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Beat Memories: The Photographs of Allen Ginsberg Hardcover – May 20, 2010

5.0 out of 5 stars 7 customer reviews

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Editorial Reviews


Allen Ginsberg is considered by many as one of the original members of the Beat Generation, an exciting group of 1950s and 60s artists, poets and authors that included Jack Kerouac, Neal Cassady and William S. Burroughs. Based primarily in San Francisco and New York, the Beats were the precursors to many of the social change movements of the 60s, and as such they are considered cultural pioneers. Beat Memories contains 80 photos by Ginsberg from over a decade of travel, creative endeavors and close friendships. A very intriguing feature of this book, and one which other publishers might consider, is that under many of these personal photos are detailed, handwritten descriptions describing their context. It is similar to looking at someone s very exciting travel photographs and having them tell you the story behind each one. Plus, for those who can t read Ginsberg s handwriting, there s a typed appendix repeating the information. --Rangefinder Magazine, 12/01/2011 --This text refers to an out of print or unavailable edition of this title.

From the Inside Flap

This intimate family album is a revealing photographic look at the Beat Generation as chronicled by the movement s great poet Allen Ginsberg. Allen Ginsberg began photographing in the late 1940s when he purchased a small, second-hand Kodak camera. For the next fifteen years he took photographs of himself, his friends, and lovers, including the writers and poets Jack Kerouac, William Burroughs, and Gregory Corso as well as Beat personality Neal Cassady. He abandoned photography in 1963 and took it up again in the 1980s, when he was encouraged by photographers Berenice Abbott and Robert Frank to reprint his earlier work and make new portraits; these included more images of longtime friends as well other acquaintances such as painters Larry Rivers and Francesco Clemente and musician Bob Dylan. Ginsberg's photographs form a compelling portrait of the Beat and counterculture generation from the 1950s to the 1990s.

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Product Details

  • Hardcover: 144 pages
  • Publisher: Prestel; 1st edition (May 20, 2010)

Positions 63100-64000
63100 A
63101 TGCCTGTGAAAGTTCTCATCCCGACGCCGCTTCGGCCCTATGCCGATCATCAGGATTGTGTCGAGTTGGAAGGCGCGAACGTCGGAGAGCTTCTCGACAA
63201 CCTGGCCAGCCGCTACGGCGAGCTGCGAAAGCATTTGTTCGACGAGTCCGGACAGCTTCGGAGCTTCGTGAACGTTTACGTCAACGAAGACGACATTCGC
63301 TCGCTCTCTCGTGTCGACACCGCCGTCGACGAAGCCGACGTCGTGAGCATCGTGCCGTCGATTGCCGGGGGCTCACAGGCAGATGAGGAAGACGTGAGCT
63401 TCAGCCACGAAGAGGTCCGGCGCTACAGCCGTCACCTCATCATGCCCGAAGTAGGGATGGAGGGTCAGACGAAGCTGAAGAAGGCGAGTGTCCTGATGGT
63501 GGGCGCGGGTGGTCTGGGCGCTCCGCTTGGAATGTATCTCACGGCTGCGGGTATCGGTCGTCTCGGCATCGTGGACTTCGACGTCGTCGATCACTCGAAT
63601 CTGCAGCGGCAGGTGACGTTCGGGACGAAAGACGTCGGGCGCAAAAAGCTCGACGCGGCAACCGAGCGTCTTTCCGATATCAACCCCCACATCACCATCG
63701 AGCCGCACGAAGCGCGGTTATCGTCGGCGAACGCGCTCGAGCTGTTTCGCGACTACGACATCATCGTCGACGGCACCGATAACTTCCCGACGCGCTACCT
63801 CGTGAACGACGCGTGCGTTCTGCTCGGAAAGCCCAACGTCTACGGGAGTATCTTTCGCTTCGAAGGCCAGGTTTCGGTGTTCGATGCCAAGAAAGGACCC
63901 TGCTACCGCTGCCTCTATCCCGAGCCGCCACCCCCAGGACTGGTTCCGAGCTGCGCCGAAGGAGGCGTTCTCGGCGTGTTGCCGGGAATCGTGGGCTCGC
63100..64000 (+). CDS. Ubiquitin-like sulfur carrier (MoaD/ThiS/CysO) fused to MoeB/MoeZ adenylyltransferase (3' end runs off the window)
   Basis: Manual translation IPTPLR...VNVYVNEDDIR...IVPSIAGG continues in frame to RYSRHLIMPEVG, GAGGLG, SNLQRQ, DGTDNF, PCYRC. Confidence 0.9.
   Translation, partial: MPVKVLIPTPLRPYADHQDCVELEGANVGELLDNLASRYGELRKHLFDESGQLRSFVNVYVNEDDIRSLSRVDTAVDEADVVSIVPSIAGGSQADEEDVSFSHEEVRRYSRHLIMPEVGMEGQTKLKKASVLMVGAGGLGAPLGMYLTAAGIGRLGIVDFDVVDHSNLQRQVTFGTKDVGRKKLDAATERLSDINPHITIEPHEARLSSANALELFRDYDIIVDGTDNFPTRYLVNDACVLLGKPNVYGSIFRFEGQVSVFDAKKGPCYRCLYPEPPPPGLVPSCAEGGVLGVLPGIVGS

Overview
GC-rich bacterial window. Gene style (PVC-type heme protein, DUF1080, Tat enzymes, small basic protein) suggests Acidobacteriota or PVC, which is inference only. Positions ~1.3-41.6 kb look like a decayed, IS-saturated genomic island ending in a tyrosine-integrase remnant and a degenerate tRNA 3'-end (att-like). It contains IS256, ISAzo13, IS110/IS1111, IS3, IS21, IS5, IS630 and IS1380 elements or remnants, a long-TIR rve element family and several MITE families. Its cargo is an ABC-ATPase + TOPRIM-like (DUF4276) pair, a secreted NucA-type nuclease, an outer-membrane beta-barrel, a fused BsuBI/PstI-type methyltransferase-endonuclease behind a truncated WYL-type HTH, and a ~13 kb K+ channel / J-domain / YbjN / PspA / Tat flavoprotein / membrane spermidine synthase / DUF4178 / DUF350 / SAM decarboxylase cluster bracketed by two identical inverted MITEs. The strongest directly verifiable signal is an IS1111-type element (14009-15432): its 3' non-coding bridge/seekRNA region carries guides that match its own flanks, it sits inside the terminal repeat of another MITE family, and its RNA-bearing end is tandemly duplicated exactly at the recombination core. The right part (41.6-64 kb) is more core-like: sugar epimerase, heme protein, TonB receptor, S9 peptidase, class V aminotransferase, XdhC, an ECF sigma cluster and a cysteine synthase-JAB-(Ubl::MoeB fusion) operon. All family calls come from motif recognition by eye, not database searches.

• Language: English
  • ISBN-10: 3791350528
  • ISBN-13: 978-3791350523
  • Product Dimensions: 11.9 x 9.4 x 0.9 inches
  • Shipping Weight: 2.7 pounds
  • Average Customer Review: 5.0 out of 5 stars  See all reviews (7 customer reviews)
  • Amazon Best Sellers Rank: #1,629,844 in Books (See Top 100 in Books)

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Top Customer Reviews

Format: Hardcover
"Beat Memories: The Photographs of Allen Ginsberg" is the catalog to an exhibit of the acclaimed poet's photographs exhibited at the National Gallery of Art in Washington D.C. It is beautifully printed, and the catalog essay by renowned curator and photo historian Sarah Greenough is both informative and insightful. Ginsberg, Kerouac, Burroughs, Corso, Cassady and Orlovsky are pictured throughout - as are Bob Dylan and many others. Ginsberg's work as a photographer should not come as a surprise; his poetry is intensely visual, and his aesthetics as a visual artist were similar to his aesthetics as a poet. Also, Ginsberg associated with visual artists throughout his life - and they inform his work. This new book contains portraits of some of them - Larry Rivers, Francesco Clemente, Harry Smith, and Robert LaVigne. Ginsberg "teachers" in photography were Robert Frank (also pictured), and to a lesser degree, Berenice Abbott, and Elsa Dorfman.

For various reasons (the beautiful printing, uncommon images, Greenough's insightful essay), this book should now be included among the must-have books on Beat culture. My 1991 interview with Allen Ginsberg on the subject of photography takes up 7 pages. There is also a extensive chronology of Ginsberg's efforts as a visual artist, and a bibliography of related works. Get this book now.